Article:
DR. KEVIN LAFFERTY: OUR LOCAL PARASITE ADVOCATE

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Written by Emilie Wood, Writer and Event Coordinator, UCSB Living Lab

Every student fears the cold and flu season – an hour spent sitting in a lecture hall echoing with coughs, sniffles, and sneezes feels like a lifetime. It is experiences like these that teach us to think quite negatively about parasites and pathogens. We believe our vigilant use of hand sanitizers will protect us from these nasty, infectious bugs. However, not everyone views parasites with such disdain. These incredible creatures are not very well understood, and researchers like Dr. Kevin Lafferty at UCSB are attempting to understand the complex role of parasites.

Dr. Lafferty has somewhat of a love affair with Santa Barbara and the surrounding environment. After completing his bachelor degree at UCSB in aquatic biology thirty years ago, he stayed on to pursue a Masters in zoology and then completed his PhD in ecology. Now advising his own PhD students, Dr. Lafferty has come to focus on parasitic relationships and their role in ecosystems.

Dr. Lafferty explains that parasites are incredibly understudied; in fact, most conservation biology textbooks completely leave out any discussion of parasites and their impacts on ecosystems. “Disease is considered mostly from the view of a wildlife veterinarian who focuses on diagnosis and treatment as opposed to ecology and evolution,” Dr. Lafferty states. He holds a unique view regarding parasites, insofar as he urges us to think about the importance of infectious diseases for conservation. He argues that parasites can give us insight into environmental degradation, acting as an ironic indicator of biological health in a system. With increasing stressors on ecosystems, such as climate change and biodiversity loss, we can use parasites to monitor the effects on ecosystems. “Stressors change complex systems in ways that there can be winners and losers. For instance, warming will generally disfavor the local organisms and favor those from lower latitudes; we should see some parasites increase and others decline, depending on location,” Dr. Lafferty clarifies. As we continue to burn fossil fuels and develop more land for agriculture and urbanization, we increase the stress on these ecosystems and, therefore, shift the host/parasite relationships. But how do parasites really impact ecosystems in the first place?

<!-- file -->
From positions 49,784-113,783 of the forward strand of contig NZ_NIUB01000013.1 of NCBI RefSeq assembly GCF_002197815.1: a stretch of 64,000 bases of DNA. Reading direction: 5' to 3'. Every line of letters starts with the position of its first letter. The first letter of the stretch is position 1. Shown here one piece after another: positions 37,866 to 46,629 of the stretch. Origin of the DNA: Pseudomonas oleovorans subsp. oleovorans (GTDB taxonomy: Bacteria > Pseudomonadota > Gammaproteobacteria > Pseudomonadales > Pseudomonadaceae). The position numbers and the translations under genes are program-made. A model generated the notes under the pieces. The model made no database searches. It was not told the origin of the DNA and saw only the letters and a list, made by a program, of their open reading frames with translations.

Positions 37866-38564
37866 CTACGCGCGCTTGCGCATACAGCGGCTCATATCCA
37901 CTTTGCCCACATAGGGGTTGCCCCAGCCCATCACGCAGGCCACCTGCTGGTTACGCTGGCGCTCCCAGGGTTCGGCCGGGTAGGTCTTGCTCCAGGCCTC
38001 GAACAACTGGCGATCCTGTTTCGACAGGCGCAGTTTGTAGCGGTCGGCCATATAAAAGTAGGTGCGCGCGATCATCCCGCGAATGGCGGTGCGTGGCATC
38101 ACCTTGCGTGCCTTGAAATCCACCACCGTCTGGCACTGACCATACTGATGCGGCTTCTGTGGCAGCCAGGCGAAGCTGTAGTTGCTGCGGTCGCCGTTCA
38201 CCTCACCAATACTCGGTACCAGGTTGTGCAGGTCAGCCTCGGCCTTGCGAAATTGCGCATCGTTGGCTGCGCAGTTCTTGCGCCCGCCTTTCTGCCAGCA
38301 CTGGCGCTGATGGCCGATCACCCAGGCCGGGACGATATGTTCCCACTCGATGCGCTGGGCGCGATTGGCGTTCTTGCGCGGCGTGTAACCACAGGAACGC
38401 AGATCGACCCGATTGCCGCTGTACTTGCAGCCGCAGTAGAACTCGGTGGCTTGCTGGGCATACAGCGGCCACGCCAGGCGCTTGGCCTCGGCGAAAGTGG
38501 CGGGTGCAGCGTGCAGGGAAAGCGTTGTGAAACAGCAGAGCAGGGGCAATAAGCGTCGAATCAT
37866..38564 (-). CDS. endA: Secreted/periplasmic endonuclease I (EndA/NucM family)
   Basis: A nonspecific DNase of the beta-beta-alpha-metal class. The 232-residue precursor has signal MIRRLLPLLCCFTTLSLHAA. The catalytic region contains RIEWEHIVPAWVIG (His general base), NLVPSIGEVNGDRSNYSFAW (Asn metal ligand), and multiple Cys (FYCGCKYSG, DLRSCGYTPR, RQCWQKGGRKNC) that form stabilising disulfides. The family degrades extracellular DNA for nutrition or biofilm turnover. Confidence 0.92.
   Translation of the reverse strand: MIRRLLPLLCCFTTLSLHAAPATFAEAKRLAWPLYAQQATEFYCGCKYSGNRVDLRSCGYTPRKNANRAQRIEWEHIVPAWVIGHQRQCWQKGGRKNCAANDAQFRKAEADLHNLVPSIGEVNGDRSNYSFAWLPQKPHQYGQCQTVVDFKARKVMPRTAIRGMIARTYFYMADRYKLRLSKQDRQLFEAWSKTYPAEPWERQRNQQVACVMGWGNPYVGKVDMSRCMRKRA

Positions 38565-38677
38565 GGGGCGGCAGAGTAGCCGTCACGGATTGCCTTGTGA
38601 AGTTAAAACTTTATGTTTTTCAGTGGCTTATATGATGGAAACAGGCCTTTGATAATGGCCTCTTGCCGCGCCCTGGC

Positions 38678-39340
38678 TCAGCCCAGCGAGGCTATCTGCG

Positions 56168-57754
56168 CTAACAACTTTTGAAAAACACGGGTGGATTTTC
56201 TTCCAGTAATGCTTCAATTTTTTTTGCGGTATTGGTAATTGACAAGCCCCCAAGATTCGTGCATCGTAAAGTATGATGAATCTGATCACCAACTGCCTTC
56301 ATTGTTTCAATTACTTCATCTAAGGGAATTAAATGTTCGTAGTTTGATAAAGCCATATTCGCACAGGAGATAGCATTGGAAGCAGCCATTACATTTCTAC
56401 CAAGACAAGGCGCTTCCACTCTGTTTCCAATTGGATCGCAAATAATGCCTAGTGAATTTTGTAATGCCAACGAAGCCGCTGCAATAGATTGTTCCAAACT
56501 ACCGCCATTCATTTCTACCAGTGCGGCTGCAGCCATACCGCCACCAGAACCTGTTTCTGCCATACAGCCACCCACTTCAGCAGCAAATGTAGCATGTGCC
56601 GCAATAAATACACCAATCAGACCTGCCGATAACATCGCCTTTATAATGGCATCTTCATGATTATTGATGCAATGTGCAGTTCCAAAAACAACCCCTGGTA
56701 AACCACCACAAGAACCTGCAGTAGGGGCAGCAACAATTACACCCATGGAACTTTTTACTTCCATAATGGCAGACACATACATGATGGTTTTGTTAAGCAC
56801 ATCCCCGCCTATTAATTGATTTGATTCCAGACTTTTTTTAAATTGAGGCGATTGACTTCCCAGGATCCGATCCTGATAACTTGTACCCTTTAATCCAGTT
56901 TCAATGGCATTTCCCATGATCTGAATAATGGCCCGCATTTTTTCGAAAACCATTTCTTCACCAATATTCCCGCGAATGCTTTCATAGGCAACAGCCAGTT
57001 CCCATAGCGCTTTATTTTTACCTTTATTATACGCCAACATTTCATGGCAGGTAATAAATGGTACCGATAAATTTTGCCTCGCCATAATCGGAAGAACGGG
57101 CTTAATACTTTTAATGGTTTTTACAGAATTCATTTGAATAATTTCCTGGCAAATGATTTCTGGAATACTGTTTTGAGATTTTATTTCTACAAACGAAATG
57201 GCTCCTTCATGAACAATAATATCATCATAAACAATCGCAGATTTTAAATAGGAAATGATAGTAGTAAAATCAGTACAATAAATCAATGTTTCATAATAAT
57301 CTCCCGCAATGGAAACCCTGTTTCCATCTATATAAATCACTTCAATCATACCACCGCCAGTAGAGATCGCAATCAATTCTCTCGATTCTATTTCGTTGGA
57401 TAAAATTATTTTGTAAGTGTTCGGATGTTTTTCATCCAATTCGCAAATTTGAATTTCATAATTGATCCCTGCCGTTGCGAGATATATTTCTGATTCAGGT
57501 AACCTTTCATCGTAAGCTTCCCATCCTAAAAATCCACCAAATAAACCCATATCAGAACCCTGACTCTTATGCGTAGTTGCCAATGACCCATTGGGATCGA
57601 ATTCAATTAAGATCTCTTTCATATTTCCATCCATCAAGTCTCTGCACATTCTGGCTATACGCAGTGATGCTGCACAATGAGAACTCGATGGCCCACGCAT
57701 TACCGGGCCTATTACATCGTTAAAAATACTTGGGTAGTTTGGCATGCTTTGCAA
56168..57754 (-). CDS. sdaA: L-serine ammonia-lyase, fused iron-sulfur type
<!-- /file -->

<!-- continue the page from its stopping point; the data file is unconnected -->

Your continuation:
Parasites are the major part of biodiversity in ecosystems (in terms of species diversity), and some parasites regulate host species populations. Dr. Lafferty gave us some examples of the importance of parasites by stating, “Some parasites are pretty spectacular – the nematode that lives in the ovary of the sperm whale is dozens of feet long! And others help regulate populations of things we don’t like in large numbers, such as flies and mosquitos. So, some parasites do our bidding for us.” In addition, parasites can make it easier for predators to catch their prey, a factor which can alter the food web of certain ecosystems.

One specific industry that currently uses parasites to monitor ecosystem health is fisheries. In a recent paper titled “How have fisheries affected parasite communities,” Dr. Lafferty expands on this idea of parasitic biodiversity and ecosystem monitoring. In most fisheries, only fish over a certain size can be legally caught, creating an ecosystem missing its oldest and largest members. “Many parasites accumulate over time in a host, so when you catch a big fish, you remove it and years worth of parasite colonists. And, when a fish host becomes rare, it is harder for parasites to find them, leading to local parasite extinction,” Dr. Lafferty adds. Some of his research focuses on a shark tapeworm that uses reef fish as an intermediate host. If Dr. Lafferty sees an abundance of larval tapeworms in a collection of reef fish, that is a clear indicator that many sharks use that reef. If you are interested in preserving the health of fisheries, try to avoid purchasing long-lived (and heavily parasitized) fishes, such as bluefin tuna, sharks, and some seabass, as these species take a long time to recover.

If we hope to continue to live on the planet sustainably, preserving resources, land, and food for future generations, then this understanding of the repercussions of our actions on all aspects of ecosystems we alter is imperative. Parasites may be understudied currently, but as our awareness of them grows, so does our appreciation of them as an important part of many ecosystems. Not only do they regulate host populations, but they can also be used as an indication of ecosystem health. Dr. Lafferty also has done extensive research on the role of parasites in causing human disease and the impacts of parasites on endangered species such as the black abalone. Dr. Lafferty reminds us that “humans are part of very complicated ecological systems. We both affect elements, and elements affect us.” It is exciting to learn about the research of Dr. Lafferty and his collogues who are working to unveil more about the significance of parasites and pathogens. Next time you are sitting in that lecture hall, plagued by the sounds of cold season, try and think positively about pathogens and remember all the great things we can learn from them.